Chuq Von Rospach <chuqui(_at_)plaidworks(_dot_)com> writes:
This example clearly shows one disadvantage with XML, it
requires approximately twice as much space for the same
information as ABNF as used in e-mail.
and given that we're going to be attaching a 20K html part and a 250K
jpeg graphic of the kid's birthday -- who cares? Keep it in
perspective with what's being sent via email these days and where
email is going. Rich content. In 1975, headers were 40-50% of an
average message. Now, if they're 2% I'd be amazed (I haven't analyzed
it in a while).
This runs contrary to your earlier post discussing whether IM should
replace mail. I think it will always be a minority of emails that
carry rich content - for one thing, at least half will say things like
"thanks for the photo of the kid's birthday!".
I think it's still *way* too early to be discussing this sort of
detail, but for what it's worth... I understand the temptation to say
that the world should settle on ONE generalised tree format and use it
for everything, to bring some control to file format hell. I have a
lot of sympathy, but a big point of disagreement.
The world needs TWO generalised tree formats. It needs one very rich,
expressive one that's good at handling text and whose fundamental unit
is the character, and one very simple, sparse one based on octets that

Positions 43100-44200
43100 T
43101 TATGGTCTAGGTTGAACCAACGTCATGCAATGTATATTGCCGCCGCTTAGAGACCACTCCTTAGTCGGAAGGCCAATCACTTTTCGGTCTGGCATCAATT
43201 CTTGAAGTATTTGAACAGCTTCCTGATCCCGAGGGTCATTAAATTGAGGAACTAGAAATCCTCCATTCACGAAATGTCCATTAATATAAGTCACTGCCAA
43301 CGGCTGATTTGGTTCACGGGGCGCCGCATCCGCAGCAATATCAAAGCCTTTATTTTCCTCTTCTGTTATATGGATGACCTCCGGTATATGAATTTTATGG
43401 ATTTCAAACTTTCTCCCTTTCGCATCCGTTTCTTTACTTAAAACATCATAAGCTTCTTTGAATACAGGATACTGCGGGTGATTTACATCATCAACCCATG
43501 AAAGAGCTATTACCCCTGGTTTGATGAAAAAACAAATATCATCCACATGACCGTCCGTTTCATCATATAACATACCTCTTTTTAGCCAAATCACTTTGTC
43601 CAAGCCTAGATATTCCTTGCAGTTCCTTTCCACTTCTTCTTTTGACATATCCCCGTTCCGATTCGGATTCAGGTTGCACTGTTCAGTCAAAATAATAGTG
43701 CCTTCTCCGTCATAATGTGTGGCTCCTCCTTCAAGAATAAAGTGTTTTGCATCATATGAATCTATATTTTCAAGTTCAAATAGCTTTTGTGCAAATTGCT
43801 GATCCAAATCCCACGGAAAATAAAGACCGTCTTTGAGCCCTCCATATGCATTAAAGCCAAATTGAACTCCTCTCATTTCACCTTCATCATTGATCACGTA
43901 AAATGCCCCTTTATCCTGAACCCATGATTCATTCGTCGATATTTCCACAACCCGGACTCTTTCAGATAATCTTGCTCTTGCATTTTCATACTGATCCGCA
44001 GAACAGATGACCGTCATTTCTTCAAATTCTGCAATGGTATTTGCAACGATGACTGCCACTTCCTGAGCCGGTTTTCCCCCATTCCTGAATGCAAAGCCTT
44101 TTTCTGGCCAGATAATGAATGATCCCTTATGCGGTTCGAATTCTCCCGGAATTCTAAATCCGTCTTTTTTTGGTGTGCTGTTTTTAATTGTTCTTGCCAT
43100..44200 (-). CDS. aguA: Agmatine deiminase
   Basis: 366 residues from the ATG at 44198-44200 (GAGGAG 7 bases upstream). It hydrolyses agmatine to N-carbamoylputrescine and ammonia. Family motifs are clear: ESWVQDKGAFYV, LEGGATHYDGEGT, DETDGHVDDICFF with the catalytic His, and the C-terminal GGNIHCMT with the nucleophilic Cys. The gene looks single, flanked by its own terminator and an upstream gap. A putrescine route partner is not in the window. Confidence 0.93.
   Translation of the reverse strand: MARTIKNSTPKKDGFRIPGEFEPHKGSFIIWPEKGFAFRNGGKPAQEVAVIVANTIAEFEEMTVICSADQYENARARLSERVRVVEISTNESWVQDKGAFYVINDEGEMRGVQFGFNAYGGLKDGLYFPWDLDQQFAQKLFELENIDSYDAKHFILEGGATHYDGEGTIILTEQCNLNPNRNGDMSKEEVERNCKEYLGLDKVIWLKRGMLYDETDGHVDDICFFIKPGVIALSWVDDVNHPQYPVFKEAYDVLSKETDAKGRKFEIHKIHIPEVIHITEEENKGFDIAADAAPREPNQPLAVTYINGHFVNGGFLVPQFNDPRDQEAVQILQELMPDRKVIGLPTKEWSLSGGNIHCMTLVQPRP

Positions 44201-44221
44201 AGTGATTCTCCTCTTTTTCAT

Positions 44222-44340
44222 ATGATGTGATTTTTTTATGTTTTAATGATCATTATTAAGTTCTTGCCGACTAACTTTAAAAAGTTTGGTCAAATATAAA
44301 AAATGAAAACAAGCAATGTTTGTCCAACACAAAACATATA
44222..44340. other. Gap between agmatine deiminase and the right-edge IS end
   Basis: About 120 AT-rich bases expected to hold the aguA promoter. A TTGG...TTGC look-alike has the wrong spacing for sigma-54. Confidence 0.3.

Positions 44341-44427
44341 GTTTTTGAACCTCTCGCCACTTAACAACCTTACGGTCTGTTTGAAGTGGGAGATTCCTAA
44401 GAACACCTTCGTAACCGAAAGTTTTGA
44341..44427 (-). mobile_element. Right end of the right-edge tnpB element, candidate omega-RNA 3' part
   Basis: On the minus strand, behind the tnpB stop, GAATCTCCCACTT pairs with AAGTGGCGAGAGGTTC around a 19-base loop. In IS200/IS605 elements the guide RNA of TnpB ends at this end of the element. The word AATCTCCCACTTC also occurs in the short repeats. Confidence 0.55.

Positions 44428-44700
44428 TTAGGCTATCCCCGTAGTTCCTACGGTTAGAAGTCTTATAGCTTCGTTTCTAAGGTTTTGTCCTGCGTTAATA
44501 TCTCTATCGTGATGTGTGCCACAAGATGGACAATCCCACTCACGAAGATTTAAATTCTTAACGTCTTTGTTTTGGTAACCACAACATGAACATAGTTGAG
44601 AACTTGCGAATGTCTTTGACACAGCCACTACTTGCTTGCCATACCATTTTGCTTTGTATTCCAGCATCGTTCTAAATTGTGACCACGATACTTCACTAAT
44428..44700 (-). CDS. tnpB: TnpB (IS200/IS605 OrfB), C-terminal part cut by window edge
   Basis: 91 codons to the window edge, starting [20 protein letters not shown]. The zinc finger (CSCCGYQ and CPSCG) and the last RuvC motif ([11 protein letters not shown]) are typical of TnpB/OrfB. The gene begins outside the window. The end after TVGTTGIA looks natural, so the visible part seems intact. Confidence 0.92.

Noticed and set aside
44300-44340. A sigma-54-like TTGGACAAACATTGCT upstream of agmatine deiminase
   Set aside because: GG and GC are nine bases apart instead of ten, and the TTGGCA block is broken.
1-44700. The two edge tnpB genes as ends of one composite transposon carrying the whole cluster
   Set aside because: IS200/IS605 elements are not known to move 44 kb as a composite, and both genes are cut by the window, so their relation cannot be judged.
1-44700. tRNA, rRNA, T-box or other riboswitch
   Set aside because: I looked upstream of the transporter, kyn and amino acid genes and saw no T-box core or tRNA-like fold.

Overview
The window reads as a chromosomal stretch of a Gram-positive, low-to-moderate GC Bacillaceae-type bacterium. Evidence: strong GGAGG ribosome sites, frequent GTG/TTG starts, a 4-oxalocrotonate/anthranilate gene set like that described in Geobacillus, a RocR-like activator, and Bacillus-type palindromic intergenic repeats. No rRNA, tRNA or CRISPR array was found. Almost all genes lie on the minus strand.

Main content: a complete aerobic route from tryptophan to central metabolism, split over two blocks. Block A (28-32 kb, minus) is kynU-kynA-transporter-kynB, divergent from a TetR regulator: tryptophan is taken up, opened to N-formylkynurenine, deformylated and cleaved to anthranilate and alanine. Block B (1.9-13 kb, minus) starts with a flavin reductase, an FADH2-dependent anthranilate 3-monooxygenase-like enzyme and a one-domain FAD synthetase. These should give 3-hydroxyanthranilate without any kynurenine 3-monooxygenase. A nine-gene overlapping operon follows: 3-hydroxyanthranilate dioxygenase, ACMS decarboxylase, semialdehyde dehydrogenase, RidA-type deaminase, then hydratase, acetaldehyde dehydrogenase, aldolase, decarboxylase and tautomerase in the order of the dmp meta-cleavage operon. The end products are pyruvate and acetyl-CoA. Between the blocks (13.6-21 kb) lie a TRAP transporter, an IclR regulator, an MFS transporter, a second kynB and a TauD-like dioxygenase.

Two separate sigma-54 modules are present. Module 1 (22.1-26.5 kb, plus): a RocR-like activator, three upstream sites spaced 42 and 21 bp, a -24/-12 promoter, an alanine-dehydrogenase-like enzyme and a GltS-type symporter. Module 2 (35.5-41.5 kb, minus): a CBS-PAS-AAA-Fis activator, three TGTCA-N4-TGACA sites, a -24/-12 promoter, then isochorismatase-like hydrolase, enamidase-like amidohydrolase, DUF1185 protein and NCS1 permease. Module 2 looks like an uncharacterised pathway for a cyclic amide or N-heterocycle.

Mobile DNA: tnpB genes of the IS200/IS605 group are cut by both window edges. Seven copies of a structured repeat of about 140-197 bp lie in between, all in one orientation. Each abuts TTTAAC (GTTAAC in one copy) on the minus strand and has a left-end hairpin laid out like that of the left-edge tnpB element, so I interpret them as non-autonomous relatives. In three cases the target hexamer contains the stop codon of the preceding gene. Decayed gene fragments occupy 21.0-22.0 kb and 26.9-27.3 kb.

easily and efficiently handles arbitarary binary content and which is
incredibly easy to parse. I'd argue against proposals to use a format
like S-expressions for an application like DocBook, but I don't want
something as complex as XML to be the basis of email.
If you make XML the format you'll have to work out how to contain that
250K JPEG. Hopefully you won't decide to BASE64 encode it - that
really would be madness. So you'll have to work out a format like
DIME  to be the outermost format. If we're preserving the ability
to forward each other entire email messages in such a way that our
MUAs can understand what's going on, our MUAs will have to be able to
handle the tree structure implied by these outer encapsulations - so
we still end up embedding a parser for a non-XML, binary-oriented tree
structure in our mail programs, which is the whole thing this "XML to
rule them all" creed is supposed to avoid.
Also, canonicalisation in XML is a big pain, but a necessary part of
being able to use cryptographic signatures. I want a format that
makes it convenient to have one subtree be a signature for
Incidentally, I'd go so far as to say that the textual payloads of
emails *should* be an XML-based format. That's the sort of job for
which XML is well suited. But I want this payload to be an entire XML
document, not a subtree of a larger XML document describing the email.
__ Paul Crowley
\/ o\ sig(_at_)paul(_dot_)ciphergoth(_dot_)org